Google Chrome starts blocking unwanted autoplay videos

Radu Tyrsina
by Radu Tyrsina
CEO & Founder
Radu Tyrsina has been a Windows fan ever since he got his first PC, a Pentium III (a monster at that time). For most of the kids of his age, the Internet was an... Read more
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In April, Google started to roll out a brand new version of Chrome that addressed autoplay videos. Chrome version 66 came with autoplay video changes that prevented Chrome from playing videos automatically if the sound was on by default. Google has been rolling out the changes in personalized ways.

The reason is that Chrome can learn user preferences by which websites should or shouldn’t be blocked. All this would prevent audio from blasting from users’ speakers when they least expect it. The changes involve the fact that after you clicked and played videos on a website in the past, Chrome will remember the preferences in the future.

Google reveals a new policy for blocking autoplays

Now, Google announced a brand new policy on its desktop for blocking unwanted autoplay videos. Chrome will initially allow the autoplay feature for more than 1,000 websites where the highest percentage of visitors usually pay media with sound. Based on the users’ browsing preferences and habits, Chrome will steadily learn and enable autoplay only on websites where users play media with sound during most of their visits and it will disable it on websites where they don’t.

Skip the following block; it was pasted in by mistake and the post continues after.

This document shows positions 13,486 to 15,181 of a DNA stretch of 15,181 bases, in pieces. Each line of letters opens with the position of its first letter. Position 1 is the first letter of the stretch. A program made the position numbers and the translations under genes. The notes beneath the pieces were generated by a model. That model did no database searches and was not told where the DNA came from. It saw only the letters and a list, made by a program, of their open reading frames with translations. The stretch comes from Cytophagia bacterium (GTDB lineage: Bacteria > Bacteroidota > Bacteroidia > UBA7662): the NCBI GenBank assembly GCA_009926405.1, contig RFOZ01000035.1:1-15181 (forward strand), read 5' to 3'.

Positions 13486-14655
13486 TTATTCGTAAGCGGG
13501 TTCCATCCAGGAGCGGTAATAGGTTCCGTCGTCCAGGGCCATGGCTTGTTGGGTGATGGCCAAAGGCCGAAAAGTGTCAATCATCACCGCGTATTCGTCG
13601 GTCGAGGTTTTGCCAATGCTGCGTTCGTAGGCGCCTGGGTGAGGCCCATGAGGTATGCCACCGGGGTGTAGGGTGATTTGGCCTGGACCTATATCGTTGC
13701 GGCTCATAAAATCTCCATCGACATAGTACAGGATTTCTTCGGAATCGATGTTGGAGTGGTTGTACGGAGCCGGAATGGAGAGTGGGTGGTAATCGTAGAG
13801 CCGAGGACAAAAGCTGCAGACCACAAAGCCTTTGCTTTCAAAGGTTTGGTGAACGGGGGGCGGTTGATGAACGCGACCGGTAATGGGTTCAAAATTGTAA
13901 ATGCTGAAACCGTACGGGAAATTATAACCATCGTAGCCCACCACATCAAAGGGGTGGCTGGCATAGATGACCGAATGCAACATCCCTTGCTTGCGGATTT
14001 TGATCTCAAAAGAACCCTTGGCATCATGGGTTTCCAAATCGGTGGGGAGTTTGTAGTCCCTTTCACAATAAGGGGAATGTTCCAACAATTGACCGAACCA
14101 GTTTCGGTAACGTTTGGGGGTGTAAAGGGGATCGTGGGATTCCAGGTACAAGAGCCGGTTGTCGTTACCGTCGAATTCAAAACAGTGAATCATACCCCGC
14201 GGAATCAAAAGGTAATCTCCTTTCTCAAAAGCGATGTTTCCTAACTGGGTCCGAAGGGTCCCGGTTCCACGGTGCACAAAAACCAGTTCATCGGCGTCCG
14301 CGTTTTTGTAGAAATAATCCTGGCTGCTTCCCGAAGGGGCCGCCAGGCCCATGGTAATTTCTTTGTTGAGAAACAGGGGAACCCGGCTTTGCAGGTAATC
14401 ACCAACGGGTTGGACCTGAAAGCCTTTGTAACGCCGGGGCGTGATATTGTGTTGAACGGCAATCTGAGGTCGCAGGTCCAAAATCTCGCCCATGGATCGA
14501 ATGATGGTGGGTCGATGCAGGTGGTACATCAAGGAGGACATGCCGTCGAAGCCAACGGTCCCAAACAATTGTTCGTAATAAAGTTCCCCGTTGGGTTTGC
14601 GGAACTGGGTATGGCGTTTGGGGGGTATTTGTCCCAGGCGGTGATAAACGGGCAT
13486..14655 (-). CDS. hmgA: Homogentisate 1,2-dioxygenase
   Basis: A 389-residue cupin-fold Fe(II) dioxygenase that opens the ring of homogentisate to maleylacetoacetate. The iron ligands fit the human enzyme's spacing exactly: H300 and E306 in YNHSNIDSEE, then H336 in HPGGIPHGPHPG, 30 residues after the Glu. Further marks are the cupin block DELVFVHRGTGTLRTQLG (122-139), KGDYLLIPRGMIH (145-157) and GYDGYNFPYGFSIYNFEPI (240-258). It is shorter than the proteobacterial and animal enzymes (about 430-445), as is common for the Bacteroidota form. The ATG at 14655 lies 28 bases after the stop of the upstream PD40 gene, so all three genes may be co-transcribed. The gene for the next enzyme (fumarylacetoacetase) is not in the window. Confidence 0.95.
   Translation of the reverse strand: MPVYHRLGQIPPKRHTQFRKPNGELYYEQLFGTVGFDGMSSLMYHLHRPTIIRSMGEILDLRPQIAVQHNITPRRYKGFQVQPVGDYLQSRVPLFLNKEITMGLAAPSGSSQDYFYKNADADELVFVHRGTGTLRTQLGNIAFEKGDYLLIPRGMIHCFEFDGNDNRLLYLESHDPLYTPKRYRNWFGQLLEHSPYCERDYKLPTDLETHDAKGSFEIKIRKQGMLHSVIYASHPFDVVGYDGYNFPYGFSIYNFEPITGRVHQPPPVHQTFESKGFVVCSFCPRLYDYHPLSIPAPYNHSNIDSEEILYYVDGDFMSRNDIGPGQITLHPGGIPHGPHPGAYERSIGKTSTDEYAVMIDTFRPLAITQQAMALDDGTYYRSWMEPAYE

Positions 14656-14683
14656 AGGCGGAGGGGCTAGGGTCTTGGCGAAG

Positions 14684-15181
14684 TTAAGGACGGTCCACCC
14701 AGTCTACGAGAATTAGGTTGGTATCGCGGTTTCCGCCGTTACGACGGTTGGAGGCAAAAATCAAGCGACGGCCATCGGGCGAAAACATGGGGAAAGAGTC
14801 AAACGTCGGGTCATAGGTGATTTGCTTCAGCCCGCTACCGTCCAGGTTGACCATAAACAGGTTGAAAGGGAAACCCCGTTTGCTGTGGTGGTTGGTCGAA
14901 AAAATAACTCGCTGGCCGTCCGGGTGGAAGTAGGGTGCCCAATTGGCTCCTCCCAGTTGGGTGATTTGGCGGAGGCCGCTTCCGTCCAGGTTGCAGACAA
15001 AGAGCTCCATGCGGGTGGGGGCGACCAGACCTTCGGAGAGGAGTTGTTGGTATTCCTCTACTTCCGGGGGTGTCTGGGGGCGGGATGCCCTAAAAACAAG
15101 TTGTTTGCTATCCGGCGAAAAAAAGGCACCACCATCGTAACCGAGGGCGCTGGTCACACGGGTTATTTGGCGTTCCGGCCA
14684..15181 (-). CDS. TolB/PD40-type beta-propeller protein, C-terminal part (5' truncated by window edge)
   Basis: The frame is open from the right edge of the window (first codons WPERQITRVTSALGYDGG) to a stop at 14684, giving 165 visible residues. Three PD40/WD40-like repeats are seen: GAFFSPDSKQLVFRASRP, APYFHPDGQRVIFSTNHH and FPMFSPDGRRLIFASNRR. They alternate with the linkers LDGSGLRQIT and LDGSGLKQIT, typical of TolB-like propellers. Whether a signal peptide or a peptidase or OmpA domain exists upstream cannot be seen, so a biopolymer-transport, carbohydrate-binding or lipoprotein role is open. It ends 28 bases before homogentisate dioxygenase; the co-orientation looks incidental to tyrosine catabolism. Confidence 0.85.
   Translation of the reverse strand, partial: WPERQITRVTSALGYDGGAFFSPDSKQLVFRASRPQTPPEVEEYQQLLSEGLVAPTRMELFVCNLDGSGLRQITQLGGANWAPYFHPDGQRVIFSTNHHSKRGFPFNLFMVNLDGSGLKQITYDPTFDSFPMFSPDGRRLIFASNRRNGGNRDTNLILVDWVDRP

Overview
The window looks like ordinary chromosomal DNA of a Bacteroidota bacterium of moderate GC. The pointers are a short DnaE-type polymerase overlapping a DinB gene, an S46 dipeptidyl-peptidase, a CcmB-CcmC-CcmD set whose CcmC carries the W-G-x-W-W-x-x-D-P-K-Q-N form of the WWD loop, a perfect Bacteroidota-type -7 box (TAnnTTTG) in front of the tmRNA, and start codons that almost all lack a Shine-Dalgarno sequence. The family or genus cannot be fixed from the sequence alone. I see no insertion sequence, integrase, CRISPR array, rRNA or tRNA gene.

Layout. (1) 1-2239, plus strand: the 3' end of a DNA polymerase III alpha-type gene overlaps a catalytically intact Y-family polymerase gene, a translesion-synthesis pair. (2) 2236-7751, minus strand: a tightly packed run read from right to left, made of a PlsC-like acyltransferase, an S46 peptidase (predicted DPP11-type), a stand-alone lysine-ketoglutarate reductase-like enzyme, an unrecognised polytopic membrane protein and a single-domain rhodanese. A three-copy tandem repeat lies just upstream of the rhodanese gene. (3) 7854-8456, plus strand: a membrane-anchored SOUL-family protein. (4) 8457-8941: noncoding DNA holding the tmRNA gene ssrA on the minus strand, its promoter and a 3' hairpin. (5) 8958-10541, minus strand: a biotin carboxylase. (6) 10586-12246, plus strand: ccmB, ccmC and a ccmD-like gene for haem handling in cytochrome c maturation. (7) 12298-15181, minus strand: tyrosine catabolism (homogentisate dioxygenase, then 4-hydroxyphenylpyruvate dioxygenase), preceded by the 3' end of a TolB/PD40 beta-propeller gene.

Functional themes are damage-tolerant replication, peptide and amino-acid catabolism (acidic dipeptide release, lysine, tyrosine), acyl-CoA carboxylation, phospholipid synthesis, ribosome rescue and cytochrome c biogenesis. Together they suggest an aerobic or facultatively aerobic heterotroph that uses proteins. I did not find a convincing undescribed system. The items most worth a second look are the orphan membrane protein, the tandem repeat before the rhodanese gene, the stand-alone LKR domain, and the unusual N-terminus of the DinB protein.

Chrome will gradually learn your preferences

Here’s what Google product manager John Pallett said about these changes:

As you browse the web, that list changes as Chrome learns and enables autoplay on sites where you play media with sound during most of your visits, and disables it on sites where you don’t. […] As you teach Chrome, you may find that you need to click ‘play’ every now and then, but overall the new policy blocks about half of unwanted autoplays, so you will have fewer surprises and less unwanted noise when you first arrive at a website.

On the other hand, it will take a while until the Chrome browser will completely understand users’ preferences and until it does, users may have to click play once in a while. But, according to Google, this latest policy of theirs will be able to block at least half of the unwanted autoplay videos. This policy has been already made live in the last version of Chrome.

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